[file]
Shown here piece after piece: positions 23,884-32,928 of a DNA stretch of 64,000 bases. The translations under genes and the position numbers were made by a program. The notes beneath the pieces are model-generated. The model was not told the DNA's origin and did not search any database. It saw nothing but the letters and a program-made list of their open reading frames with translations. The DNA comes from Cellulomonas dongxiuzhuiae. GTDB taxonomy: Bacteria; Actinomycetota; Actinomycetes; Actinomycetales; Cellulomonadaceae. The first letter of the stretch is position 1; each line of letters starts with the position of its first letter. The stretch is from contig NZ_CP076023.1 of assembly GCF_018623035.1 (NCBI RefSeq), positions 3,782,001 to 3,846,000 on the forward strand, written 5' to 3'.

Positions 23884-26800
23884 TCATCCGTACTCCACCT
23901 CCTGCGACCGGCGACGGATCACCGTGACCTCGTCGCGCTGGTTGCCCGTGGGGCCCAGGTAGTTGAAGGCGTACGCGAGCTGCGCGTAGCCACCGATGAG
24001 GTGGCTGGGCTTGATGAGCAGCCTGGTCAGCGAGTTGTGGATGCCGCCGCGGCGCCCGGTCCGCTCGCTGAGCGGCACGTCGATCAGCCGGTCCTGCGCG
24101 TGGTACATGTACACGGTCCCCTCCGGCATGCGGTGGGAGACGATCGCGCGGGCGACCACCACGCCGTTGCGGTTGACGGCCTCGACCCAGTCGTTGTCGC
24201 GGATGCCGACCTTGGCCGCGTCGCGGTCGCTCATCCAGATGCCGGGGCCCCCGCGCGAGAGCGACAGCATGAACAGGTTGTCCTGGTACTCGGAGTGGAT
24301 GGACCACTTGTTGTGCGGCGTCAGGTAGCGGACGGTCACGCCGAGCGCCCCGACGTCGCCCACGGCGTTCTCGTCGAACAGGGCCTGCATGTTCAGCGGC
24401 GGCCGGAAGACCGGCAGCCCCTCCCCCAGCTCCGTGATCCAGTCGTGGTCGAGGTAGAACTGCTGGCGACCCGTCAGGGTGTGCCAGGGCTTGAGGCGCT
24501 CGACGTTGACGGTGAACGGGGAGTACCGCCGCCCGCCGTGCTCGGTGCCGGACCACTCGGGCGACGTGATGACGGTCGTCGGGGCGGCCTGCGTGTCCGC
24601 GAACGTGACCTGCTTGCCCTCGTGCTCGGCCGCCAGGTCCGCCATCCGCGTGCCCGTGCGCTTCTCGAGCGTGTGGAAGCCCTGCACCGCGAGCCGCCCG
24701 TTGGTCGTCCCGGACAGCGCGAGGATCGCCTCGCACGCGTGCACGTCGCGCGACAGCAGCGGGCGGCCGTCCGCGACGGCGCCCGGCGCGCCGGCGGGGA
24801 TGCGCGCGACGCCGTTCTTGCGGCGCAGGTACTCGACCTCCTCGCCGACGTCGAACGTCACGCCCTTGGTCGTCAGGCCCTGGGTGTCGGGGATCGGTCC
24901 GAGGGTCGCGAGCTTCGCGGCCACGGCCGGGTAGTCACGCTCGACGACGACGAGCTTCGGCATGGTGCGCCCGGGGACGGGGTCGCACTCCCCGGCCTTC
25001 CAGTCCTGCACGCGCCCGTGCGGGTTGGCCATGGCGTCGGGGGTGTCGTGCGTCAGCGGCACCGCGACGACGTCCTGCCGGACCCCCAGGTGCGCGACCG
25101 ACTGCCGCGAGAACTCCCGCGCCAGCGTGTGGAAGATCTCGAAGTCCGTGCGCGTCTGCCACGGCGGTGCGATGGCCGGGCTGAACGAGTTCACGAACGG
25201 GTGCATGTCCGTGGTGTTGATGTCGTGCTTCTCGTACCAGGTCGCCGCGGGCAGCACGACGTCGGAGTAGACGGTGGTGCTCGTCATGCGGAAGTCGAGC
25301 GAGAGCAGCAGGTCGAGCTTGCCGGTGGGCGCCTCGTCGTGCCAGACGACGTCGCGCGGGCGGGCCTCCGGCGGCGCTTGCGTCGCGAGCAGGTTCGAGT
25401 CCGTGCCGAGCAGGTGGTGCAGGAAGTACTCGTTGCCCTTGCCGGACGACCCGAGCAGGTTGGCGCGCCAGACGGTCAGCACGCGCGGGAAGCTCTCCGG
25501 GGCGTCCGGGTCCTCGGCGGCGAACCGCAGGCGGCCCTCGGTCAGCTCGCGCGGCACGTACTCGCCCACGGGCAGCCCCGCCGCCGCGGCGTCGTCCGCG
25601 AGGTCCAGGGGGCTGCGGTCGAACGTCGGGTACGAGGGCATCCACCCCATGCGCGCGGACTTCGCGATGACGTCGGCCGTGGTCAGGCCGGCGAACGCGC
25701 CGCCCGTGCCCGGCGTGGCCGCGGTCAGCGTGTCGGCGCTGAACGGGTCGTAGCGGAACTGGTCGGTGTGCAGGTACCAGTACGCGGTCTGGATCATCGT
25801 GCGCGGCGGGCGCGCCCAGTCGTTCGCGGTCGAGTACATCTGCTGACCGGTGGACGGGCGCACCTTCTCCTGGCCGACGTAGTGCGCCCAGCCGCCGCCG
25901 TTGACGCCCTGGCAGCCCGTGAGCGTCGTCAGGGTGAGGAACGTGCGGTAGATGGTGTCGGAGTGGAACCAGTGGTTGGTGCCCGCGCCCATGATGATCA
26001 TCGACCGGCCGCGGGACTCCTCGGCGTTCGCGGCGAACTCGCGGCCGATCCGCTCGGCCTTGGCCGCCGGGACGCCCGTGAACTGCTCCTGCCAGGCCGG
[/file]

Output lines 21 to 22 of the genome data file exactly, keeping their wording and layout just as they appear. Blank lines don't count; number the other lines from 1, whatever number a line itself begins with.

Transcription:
25601 AGGTCCAGGGGGCTGCGGTCGAACGTCGGGTACGAGGGCATCCACCCCATGCGCGCGGACTTCGCGATGACGTCGGCCGTGGTCAGGCCGGCGAACGCGC
25701 CGCCCGTGCCCGGCGTGGCCGCGGTCAGCGTGTCGGCGCTGAACGGGTCGTAGCGGAACTGGTCGGTGTGCAGGTACCAGTACGCGGTCTGGATCATCGT